actually it's none of their damn business...except of course, under Obamacare, it IS their business to "keep us healthy" whether or not we want to be healthy.
While all information would be bound by doctor-patient confidentiality, he said he’s aware some people may be uncomfortable with data going to doctors and hospitals. For these people, the system is considering an opt-out mechanism that will keep their data private, Dulin said.
While the patients may gain from the strategy, hospitals also have a growing financial stake in knowing more about the people they care for.via Drudge, of course.
Under the Patient Protection and Affordable Care Act, known as Obamacare, hospital pay is becoming increasingly linked to quality metrics rather than the traditional fee-for-service model where hospitals were paid based on their numbers of tests or procedures.
Another article about the 4th amendment HERE at PopMech:
While yesterday’s Supreme Court decision unanimously rejecting the administration’s argument that a search warrant wasn’t required for the government to look at cell-phone records and data got a lot of attention, it’s not the first time the Obama administration has taken an anti–civil liberties stance. In last year’s case of U.S. v. Jones, the Justice Department essentially tried to convince the Supreme Court that the Fourth Amendment’s protections against search and seizure should not prevent the government from tracking any American at any time without any reason.
In Wednesday's decision in Riley v. California, the Supreme Court has unanimously decided that the right of people to be secure in their persons, papers, and effects that is protected under the Fourth Amendment extends to cellphones and smartphones. In doing so, the Court settled a question of growing importance, and gave some hints of how it views search-and-seizure in the digital age...The right of the police to search a suspect during an arrest is based on two considerations: One is officer safety—making sure that the arrestee doesn't have a concealed weapon or other hazard. The other is evidence preservation—that is, making sure that the arrestee doesn't swallow or otherwise destroy evidence in his or her possession.
Then why is it permissible for third parties to invade our privacy to know what we purchase?
And the next step: People (and school kids) buying chips with cash from the back of cars where their purchases won't be traced.
update: RevSensing has this posted on his blog.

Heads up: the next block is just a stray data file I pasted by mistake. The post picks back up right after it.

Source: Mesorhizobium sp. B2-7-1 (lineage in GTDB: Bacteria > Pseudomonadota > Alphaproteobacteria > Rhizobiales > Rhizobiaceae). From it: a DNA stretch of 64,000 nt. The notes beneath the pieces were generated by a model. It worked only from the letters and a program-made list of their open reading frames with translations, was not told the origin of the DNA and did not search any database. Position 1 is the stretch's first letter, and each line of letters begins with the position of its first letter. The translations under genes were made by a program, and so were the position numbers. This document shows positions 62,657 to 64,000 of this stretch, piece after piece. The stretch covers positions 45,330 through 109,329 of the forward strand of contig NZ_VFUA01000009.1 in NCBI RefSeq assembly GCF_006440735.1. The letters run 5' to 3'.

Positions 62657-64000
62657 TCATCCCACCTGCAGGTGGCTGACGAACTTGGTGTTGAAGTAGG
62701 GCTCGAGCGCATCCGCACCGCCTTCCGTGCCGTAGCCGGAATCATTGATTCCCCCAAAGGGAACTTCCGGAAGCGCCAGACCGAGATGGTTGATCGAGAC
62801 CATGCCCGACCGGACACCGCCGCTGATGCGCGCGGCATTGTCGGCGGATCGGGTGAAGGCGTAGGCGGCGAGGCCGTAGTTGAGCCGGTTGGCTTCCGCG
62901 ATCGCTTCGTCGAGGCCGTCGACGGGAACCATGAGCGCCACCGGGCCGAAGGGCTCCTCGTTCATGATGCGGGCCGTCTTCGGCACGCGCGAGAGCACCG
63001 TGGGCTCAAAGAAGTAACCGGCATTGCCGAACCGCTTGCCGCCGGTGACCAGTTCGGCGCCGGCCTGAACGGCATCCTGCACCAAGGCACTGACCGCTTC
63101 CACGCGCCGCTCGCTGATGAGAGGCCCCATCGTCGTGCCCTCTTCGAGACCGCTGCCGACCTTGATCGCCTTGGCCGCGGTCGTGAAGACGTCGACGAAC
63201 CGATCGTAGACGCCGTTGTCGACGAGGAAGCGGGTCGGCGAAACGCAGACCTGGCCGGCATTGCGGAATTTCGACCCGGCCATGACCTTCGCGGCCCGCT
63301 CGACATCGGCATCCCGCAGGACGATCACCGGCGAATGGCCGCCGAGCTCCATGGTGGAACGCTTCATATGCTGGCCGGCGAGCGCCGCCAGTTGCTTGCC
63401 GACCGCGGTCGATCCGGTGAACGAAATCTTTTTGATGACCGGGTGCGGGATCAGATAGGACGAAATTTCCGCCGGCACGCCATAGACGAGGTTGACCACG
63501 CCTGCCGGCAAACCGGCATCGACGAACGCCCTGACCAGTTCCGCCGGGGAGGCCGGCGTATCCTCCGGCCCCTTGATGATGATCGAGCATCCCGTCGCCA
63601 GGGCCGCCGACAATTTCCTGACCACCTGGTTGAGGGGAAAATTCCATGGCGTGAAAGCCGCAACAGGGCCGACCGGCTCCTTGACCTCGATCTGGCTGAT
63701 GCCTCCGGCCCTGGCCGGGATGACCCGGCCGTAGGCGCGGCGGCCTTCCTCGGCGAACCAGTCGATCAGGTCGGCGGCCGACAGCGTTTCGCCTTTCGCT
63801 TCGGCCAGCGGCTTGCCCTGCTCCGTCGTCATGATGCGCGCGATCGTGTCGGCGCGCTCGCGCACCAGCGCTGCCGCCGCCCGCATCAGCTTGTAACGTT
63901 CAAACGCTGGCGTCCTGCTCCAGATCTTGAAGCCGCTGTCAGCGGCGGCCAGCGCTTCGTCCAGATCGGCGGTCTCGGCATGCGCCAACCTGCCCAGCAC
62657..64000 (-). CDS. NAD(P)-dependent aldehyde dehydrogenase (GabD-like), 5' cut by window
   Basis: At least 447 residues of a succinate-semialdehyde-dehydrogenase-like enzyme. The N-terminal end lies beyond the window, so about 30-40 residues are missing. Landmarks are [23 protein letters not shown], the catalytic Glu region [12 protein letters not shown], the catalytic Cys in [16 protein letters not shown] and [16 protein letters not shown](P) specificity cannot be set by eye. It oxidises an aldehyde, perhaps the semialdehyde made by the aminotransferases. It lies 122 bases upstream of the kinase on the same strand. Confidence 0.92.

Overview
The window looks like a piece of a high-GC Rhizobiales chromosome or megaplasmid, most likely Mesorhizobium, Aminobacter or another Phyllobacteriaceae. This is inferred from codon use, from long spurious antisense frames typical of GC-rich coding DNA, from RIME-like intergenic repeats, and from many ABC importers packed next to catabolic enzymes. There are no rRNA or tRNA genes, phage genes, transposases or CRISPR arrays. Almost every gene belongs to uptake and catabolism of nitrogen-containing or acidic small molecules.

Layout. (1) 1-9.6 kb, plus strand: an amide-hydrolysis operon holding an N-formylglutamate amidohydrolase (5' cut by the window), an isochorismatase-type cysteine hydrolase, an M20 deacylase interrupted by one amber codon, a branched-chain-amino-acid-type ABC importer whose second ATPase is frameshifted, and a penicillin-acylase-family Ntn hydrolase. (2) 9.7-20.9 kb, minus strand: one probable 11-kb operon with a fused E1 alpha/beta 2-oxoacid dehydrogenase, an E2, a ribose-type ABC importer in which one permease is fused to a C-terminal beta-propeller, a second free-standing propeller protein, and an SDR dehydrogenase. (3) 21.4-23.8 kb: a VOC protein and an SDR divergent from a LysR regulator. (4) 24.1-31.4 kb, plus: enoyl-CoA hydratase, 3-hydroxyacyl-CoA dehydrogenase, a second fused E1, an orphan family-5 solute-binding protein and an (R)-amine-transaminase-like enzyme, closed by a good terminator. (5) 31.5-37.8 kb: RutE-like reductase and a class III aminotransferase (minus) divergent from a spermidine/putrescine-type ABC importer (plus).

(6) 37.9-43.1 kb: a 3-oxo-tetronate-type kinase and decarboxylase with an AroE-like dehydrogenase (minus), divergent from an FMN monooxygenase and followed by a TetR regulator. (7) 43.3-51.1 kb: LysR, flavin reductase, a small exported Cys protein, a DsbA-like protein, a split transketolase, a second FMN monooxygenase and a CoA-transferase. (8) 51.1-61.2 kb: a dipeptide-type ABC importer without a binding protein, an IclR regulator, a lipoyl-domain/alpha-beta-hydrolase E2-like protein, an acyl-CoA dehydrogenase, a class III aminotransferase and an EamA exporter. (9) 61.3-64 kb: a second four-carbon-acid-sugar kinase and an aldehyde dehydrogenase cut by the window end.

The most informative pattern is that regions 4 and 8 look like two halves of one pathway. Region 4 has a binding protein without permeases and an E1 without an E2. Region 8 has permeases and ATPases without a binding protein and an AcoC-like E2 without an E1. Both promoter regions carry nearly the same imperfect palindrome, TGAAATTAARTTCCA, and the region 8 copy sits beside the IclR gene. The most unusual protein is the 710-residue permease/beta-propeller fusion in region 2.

24 percent of third world women can't take modern birth control because of the price or lack of access, or maybe not.
reminds me of when I worked in Africa, when we had lots of children suffering from kwashiorkor, but any woman could get the pill from their local "pill lady" for free. Actually I support that, but the pill decreases the amount of breast milk and might contribute to the children's malnutrition, so we gave out Depo to increase breast milk to lower our rate of malnourished breast fed kids.
In Africa, which has the highest reported level of unmet need (23.5% of married women), 8% of those women cite lack of access as the reason they do not use contraceptives. In comparison, 28% cite concern about side effects, and 24% say they, their partners, or both, are opposed to the use of contraceptives. So, 8% of 23.5% – 1.88% – of surveyed married women in Africa have a lack of access to contraceptives.
That’s less than 2% of married women without access to contraceptives in the region of the world experiencing the greatest poverty and highest rates of hunger – the UN’s World Food Programme saysthat 24.8% of people in Sub-Saharan Africa don’t have enough food to eat.
No, I am not watching the world cup (here, the main sport is basket ball: lots of hoops in the side streets where boys play and shoot baskets).
My son played soccer with the local team (consisting of a bunch of Central American students, one deaf student, and one female from the local college, and a couple of rednecks. They won nearly all their games, partly because they shouted at each other either in ASL or Spanish).
Yet the yuppification of soccer (and the elites sniffing at American style football for being too violent) ignores the fact that the head injury rate of Soccer is the same as football.
actually, our medical school had only one team: a Rugby team.
and the injury rate in rugby is higher than that of football...
It misses the point: The reason for sports is to let boys "blow off steam" and as Orwell pointed out: Serious sport is war minus the shooting.